“As you get older, you have just as much to say and contribute, so it’s important that you have the opportunity to do so.” Kate Bunting, CEO, HelpAge USA
A community is built by its people, especially its older generations. They continue to work well into their golden years so they can provide for their children, grandchildren and great-grandchildren – as well as for their communities and families – in order to build a better future. Their lifetime of hard work forms the backbone of society and is the reason the world is where it is today. Yet for all their sacrifice, many of them face difficulties as a result of ageism.
Ageism occurs when people face stereotypes, prejudice and discrimination because of their age. As people grow older, they encounter barriers in the workforce, health care, housework and other issues due to loss of mobility. In emergency situations, such as natural disasters or conflict, they are much more at-risk than other age groups. But the wisdom and life experience they offer is too valuable to disregard. Their knowledge and insight enrich the lives and communities around them as long as we are open to it.
HelpAge, a Global Impact charity partner, works to give older individuals access to services and supplies that enable them live better lives. They work tirelessly to combat ageism and help older people become assets to themselves, their families and their communities.
Overall, older persons want to stay connected with their communities, continue to contribute and have a say in what is going on around them. As Kate Bunting, CEO of HelpAge USA, said in an interview, “When we talk about people who are older, we think they’re not able, don’t know what they’re talking about, or just aren’t interested in public discourse. Yet, our research tells us older women and men have very strong opinions, want to be heard and don’t want other people to talk for them. As you get older, you have just as much to say and contribute, so it’s important that you have the opportunity to do so.”
So, why exactly is it important to invest in older generations?
Invest in older persons and they’ll invest in the future
What happens if we invest in the lives and livelihoods of older persons? Through their programs, HelpAge has seen the results first-hand – when income is available, older people invest in the future of their communities. They do this by:
- Providing support to their adult children. This creates a home environment where everyone is able to help each other. By providing stability in the form of shelter, food or income, their children are able to focus on work, education and raising a family, while also providing assistance to their parents.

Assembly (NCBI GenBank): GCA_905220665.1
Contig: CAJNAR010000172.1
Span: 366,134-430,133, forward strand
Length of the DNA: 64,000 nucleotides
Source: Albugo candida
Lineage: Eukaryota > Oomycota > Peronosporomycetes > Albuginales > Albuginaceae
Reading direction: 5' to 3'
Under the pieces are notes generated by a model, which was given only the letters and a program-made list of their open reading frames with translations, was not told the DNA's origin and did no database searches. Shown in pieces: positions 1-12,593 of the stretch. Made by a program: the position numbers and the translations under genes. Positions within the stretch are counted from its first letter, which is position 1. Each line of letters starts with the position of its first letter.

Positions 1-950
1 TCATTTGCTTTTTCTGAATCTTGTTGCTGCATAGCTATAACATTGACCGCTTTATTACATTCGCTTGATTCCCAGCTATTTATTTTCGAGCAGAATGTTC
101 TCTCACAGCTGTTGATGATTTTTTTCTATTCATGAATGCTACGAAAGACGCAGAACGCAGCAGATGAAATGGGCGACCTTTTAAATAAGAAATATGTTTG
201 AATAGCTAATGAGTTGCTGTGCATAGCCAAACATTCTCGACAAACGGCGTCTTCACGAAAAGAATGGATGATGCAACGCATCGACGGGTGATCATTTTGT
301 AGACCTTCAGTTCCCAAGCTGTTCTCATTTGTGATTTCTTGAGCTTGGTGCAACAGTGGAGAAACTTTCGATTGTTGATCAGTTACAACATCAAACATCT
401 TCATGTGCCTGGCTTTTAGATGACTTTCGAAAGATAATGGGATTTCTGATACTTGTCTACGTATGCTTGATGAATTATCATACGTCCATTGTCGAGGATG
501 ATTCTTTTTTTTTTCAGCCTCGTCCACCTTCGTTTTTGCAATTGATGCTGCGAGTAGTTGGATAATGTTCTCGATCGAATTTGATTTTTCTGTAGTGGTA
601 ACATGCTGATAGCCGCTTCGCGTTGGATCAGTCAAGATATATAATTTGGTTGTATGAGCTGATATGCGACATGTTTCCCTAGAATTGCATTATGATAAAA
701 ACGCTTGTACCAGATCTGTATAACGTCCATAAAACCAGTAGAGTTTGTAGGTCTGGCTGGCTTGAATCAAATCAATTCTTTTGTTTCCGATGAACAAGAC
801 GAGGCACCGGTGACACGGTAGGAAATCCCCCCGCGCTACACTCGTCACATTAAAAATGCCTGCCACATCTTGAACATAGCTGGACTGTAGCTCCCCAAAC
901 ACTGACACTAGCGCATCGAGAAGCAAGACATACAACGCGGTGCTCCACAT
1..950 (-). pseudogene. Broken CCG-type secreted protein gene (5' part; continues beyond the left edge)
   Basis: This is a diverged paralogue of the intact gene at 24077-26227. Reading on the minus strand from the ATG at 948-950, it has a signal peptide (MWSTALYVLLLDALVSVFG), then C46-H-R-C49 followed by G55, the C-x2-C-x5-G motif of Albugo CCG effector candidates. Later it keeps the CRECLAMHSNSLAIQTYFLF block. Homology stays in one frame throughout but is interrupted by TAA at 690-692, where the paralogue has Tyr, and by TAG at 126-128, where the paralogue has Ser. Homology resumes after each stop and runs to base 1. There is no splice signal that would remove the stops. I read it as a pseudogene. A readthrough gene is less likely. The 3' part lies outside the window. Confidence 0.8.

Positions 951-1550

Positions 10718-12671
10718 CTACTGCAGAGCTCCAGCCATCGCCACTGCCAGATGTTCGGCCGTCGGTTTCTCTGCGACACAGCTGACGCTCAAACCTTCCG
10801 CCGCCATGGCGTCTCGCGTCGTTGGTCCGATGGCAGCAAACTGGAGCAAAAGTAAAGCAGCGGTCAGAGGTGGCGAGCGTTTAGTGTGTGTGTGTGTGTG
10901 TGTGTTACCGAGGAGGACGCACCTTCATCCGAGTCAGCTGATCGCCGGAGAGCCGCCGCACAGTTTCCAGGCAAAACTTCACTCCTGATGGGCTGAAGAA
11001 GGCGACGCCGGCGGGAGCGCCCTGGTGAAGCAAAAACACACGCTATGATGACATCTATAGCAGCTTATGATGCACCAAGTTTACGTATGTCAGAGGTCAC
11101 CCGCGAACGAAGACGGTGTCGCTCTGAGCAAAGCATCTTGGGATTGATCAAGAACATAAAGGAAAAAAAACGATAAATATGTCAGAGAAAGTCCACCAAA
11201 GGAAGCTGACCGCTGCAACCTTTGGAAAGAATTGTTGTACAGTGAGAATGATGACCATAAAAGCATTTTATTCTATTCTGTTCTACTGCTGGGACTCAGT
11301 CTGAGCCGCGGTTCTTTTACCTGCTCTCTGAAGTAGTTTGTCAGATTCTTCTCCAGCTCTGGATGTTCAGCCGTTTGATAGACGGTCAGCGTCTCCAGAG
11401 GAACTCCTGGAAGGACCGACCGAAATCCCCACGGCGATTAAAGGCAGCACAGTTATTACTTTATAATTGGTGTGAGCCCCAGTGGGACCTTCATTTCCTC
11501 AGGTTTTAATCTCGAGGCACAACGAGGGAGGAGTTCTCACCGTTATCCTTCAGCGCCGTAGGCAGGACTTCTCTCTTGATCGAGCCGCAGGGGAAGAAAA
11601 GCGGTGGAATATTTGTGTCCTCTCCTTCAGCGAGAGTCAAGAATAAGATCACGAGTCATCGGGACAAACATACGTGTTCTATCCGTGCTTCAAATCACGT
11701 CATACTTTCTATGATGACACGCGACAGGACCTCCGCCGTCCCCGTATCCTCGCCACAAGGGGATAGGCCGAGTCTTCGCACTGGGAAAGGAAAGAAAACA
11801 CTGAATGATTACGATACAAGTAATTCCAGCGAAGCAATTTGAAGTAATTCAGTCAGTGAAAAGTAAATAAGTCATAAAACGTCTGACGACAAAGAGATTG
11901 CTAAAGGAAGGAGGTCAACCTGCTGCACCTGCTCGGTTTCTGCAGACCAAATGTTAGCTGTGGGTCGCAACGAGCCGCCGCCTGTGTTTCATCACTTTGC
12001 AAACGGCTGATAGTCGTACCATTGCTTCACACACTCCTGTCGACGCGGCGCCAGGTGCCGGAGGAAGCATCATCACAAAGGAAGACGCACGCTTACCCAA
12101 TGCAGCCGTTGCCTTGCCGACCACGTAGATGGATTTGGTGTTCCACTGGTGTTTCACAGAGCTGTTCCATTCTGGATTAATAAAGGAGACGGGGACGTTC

- Paying school fees for grandchildren and great grandchildren, helping to ensure they’ll have a bright future and be able to contribute to their communities as adults.
- Starting businesses. Age has little to no negative impact on the entrepreneurial spirit, especially if starting a business means more financial freedom with less manual work.
A mix of old and new: Older persons in the workplace
Older persons also have a marked influence on workplaces around the world, including here in the United States.
More and more millennials are entering the workforce, followed closely by Generation Z, taking positions working alongside Generation Xers and baby boomers. With four generations pooling into one workforce, we’re seeing people ages 21 to 73 working alongside each other.
The result is a vibrant mix – companies with diverse and multigenerational teams working together on the same projects. Ideally, they collaborate and use their wide range of different experiences to create innovative solutions and products not seen before. However, that same element can make it difficult for team members to connect. There’s a potential for negative interaction – such as isolation and inability to connect with coworkers – that might make it more difficult to understand each other.
HelpAge’s Age Inclusion Workshop was created to resolve this potential problem. The workshop identifies organizational structures and behaviors that support greater inclusion and participation in the workplace. This helps to strengthen a workforce – allowing employees to form a better understanding of one another and building an inclusive workplace that is able to use differences as a positive force for greater impact.
It doesn’t matter whether a team is newly formed and awkward or established and comfortable, they will all benefit from this workshop by reinforcing mutual understanding and opening channels of communication.
The data gap: Disaster response & older women
Older generations are integral to building a more sustainable future, so ensuring that they receive help to navigate barriers is highly important. However, ageism and the data gap stand in the way.
Many modes of data collection do not disaggregate by demographic information, and even when they do, they often don’t include data on people over the age of 49. Humanitarian programs are formulated by using gathered data to strategize so that they can reach the most people in need.